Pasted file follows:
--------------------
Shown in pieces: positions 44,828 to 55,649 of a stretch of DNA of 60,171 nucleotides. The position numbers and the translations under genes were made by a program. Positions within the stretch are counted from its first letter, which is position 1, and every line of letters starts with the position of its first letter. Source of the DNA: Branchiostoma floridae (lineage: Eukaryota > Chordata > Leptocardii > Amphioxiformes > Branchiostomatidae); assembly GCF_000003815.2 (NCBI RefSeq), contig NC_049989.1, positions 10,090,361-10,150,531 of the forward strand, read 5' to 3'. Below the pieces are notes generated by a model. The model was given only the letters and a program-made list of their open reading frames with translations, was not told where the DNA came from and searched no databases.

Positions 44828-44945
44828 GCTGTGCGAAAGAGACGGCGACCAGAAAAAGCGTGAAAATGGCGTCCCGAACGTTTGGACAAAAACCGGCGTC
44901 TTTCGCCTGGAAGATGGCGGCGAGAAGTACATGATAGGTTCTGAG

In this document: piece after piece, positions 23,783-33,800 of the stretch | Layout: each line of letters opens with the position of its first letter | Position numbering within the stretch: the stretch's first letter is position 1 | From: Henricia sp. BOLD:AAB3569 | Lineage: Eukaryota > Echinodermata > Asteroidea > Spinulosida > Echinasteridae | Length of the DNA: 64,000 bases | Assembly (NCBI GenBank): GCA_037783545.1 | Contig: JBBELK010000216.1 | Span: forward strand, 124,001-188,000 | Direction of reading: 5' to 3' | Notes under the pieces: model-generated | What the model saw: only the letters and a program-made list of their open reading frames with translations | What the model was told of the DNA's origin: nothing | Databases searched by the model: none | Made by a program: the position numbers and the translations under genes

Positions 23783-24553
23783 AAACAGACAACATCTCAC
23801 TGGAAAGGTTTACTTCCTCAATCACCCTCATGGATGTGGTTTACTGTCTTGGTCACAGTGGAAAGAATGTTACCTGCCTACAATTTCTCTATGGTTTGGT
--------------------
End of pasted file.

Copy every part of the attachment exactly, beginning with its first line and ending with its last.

Shown in pieces: positions 44,828 to 55,649 of a stretch of DNA of 60,171 nucleotides. The position numbers and the translations under genes were made by a program. Positions within the stretch are counted from its first letter, which is position 1, and every line of letters starts with the position of its first letter. Source of the DNA: Branchiostoma floridae (lineage: Eukaryota > Chordata > Leptocardii > Amphioxiformes > Branchiostomatidae); assembly GCF_000003815.2 (NCBI RefSeq), contig NC_049989.1, positions 10,090,361-10,150,531 of the forward strand, read 5' to 3'. Below the pieces are notes generated by a model. The model was given only the letters and a program-made list of their open reading frames with translations, was not told where the DNA came from and searched no databases.

Positions 44828-44945
44828 GCTGTGCGAAAGAGACGGCGACCAGAAAAAGCGTGAAAATGGCGTCCCGAACGTTTGGACAAAAACCGGCGTC
44901 TTTCGCCTGGAAGATGGCGGCGAGAAGTACATGATAGGTTCTGAG

In this document: piece after piece, positions 23,783-33,800 of the stretch | Layout: each line of letters opens with the position of its first letter | Position numbering within the stretch: the stretch's first letter is position 1 | From: Henricia sp. BOLD:AAB3569 | Lineage: Eukaryota > Echinodermata > Asteroidea > Spinulosida > Echinasteridae | Length of the DNA: 64,000 bases | Assembly (NCBI GenBank): GCA_037783545.1 | Contig: JBBELK010000216.1 | Span: forward strand, 124,001-188,000 | Direction of reading: 5' to 3' | Notes under the pieces: model-generated | What the model saw: only the letters and a program-made list of their open reading frames with translations | What the model was told of the DNA's origin: nothing | Databases searched by the model: none | Made by a program: the position numbers and the translations under genes

Positions 23783-24553
23783 AAACAGACAACATCTCAC
23801 TGGAAAGGTTTACTTCCTCAATCACCCTCATGGATGTGGTTTACTGTCTTGGTCACAGTGGAAAGAATGTTACCTGCCTACAATTTCTCTATGGTTTGGT